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Redox issue of the journal Elements, coordinated by IPGP researchers

The scientific journal Elements, published for 15 years by 17 learned societies mainly in mineralogy, petrology and geochemistry, publishes 6 thematic issues per year. The latest issue, dated July 2020, features articles by five IPGP authors on the theme of redox exchanges on Earth.

Redox issue of the journal Elements, coordinated by IPGP researchers

Publication date: 03/08/2020

Press, Research

Related themes : Earth System Science

Knowledge of redox exchanges is essential for understanding the composition of our planet and its evolution, as well as the fundamental processes that occur in any natural chemical system, from the nucleus to the atmosphere, from magmatic systems to aquatic systems, from non-living to living. We are also familiar with many redox balances: combustion, rust and corrosion, respiration and photosynthesis.

At the Earth’s surface, almost all materials tend to oxidise when they come into contact with the atmosphere. Moreover, the phenomena associated with chemical alteration correspond to a set of oxidising processes that act collectively to consume atmospheric oxygen. This tendency is counterbalanced by biological processes, such as photosynthesis, which reduce CO2 and produce O2, allowing life to flourish on the Earth’s surface. The regulation of biological activity on Earth is now controlled by redox conditions, which determine whether and where specific metabolic pathways are thermodynamically most favourable.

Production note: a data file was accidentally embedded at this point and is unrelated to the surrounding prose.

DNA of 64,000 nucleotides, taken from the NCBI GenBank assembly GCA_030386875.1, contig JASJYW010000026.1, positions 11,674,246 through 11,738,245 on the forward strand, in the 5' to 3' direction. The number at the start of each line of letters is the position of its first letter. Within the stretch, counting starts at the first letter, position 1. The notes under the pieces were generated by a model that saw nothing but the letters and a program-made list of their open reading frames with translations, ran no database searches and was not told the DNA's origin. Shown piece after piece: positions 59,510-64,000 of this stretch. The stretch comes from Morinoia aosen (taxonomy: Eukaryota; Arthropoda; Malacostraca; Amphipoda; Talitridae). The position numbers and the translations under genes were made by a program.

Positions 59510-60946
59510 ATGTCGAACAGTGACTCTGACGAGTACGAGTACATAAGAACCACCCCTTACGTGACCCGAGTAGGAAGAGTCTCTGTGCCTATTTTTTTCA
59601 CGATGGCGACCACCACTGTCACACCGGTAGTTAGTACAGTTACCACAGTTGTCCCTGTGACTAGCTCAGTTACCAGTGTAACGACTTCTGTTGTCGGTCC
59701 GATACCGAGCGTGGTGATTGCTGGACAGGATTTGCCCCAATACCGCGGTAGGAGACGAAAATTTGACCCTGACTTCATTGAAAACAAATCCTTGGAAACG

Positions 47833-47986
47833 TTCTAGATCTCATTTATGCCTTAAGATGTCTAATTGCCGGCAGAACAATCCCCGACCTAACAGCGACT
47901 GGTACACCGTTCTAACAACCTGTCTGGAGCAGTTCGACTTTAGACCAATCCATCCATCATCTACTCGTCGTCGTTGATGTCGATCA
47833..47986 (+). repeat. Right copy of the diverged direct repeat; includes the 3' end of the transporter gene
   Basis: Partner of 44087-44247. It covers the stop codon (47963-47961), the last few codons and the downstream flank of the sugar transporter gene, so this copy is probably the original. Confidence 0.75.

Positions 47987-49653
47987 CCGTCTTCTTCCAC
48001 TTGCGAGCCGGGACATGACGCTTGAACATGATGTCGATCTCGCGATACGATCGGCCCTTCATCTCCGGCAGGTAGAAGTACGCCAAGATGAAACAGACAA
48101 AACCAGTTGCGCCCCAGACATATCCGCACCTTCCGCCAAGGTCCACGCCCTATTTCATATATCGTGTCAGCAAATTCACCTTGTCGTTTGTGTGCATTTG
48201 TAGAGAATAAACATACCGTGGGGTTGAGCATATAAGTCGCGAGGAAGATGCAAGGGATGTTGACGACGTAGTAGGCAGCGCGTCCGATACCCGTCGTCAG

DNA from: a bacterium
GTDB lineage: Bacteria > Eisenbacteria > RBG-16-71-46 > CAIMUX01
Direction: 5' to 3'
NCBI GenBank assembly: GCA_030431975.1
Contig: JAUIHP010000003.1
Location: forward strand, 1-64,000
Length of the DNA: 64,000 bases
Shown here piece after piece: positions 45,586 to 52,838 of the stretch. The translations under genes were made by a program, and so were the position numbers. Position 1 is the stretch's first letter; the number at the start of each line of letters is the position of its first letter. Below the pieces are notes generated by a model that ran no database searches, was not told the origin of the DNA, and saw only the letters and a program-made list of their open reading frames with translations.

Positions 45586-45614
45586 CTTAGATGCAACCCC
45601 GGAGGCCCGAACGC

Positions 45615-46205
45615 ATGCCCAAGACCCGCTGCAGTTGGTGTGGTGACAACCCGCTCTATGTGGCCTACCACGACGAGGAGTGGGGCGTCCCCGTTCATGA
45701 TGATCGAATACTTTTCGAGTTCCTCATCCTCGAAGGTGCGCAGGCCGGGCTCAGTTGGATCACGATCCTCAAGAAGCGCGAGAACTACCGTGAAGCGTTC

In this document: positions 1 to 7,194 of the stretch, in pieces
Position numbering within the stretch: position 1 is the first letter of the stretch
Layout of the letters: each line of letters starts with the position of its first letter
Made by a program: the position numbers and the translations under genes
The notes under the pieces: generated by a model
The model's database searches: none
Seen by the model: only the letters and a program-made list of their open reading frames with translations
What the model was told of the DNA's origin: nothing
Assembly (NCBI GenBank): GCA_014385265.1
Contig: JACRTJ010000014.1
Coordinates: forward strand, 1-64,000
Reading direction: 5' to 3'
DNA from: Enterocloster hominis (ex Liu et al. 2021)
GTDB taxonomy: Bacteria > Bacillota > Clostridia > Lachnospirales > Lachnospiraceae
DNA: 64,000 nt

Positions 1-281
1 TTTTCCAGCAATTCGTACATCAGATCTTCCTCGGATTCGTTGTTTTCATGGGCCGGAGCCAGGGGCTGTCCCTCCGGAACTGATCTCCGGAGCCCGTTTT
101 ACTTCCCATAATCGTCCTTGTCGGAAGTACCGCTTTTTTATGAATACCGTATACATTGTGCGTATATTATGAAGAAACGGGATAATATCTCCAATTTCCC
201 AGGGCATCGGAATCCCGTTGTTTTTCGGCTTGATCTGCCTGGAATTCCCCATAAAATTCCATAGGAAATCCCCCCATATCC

Understanding redox balances is also important from a socio-economic point of view. They are fundamental to the development of metal deposits (by helping to control the mobility of metals in magmas and crustal fluids, right through to their deposition in future deposits). They can be used as indicators for environmental risk assessment, since they also play a fundamental role in the speciation of contaminants in our everyday environment. Finally, redox equilibria play a key role in processes that are essential in the steel, glass and cement industries, and in the development of new materials.

This issue of Elements illustrates how understanding redox equilibria and processes can help us to understand a major part of the Earth’s activity, from the core to the surface. Redox is the link between earth sciences (geochemistry, mineralogy, volcanology, etc.), materials sciences and life sciences.

Last February, the first issue of 2020 also invited several IPGP authors to communicate on the theme of organic compounds and abiotic hydrogen in planetary lithospheres.

Sources: see the journal’s website for more information on these two issues.

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